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PLoS One. 2012;7(12):e52549. doi: 10.1371/journal.pone.0052549. Epub 2012 Dec 26.

A high-throughput fluorescence-based assay system for appetite-regulating gene and drug screening.

Author information

1
Department of Molecular and Cellular Pharmacology, Mie University Graduate School of Medicine, Tsu, Mie, Japan.

Abstract

The increasing number of people suffering from metabolic syndrome and obesity is becoming a serious problem not only in developed countries, but also in developing countries. However, there are few agents currently approved for the treatment of obesity. Those that are available are mainly appetite suppressants and gastrointestinal fat blockers. We have developed a simple and rapid method for the measurement of the feeding volume of Danio rerio (zebrafish). This assay can be used to screen appetite suppressants and enhancers. In this study, zebrafish were fed viable paramecia that were fluorescently-labeled, and feeding volume was measured using a 96-well microplate reader. Gene expression analysis of brain-derived neurotrophic factor (bdnf), knockdown of appetite-regulating genes (neuropeptide Y, preproinsulin, melanocortin 4 receptor, agouti related protein, and cannabinoid receptor 1), and the administration of clinical appetite suppressants (fluoxetine, sibutramine, mazindol, phentermine, and rimonabant) revealed the similarity among mechanisms regulating appetite in zebrafish and mammals. In combination with behavioral analysis, we were able to evaluate adverse effects on locomotor activities from gene knockdown and chemical treatments. In conclusion, we have developed an assay that uses zebrafish, which can be applied to high-throughput screening and target gene discovery for appetite suppressants and enhancers.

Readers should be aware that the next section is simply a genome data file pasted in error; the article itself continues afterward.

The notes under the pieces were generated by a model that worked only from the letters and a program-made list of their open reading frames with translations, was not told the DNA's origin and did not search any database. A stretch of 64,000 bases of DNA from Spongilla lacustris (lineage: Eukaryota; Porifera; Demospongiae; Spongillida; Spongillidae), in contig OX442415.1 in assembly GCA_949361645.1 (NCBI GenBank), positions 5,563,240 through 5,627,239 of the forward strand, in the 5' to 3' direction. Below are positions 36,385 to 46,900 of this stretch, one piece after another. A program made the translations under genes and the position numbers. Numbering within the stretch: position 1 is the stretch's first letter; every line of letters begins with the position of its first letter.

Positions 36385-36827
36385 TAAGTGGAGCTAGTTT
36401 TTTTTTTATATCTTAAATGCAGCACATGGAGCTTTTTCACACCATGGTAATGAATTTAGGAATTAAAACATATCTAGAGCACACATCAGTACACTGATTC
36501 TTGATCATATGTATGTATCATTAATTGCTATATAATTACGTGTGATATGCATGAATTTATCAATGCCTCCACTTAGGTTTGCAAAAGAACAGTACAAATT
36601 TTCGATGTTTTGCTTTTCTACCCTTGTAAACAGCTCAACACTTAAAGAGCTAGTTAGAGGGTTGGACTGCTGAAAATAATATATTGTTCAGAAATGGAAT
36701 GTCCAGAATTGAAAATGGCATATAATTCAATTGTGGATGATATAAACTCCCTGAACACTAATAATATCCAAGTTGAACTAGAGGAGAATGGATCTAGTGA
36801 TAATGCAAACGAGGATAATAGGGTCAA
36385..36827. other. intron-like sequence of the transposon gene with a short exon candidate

PMID:
23300705
PMCID:
PMC3530442
DOI:
10.1371/journal.pone.0052549
[Indexed for MEDLINE]
Free PMC Article
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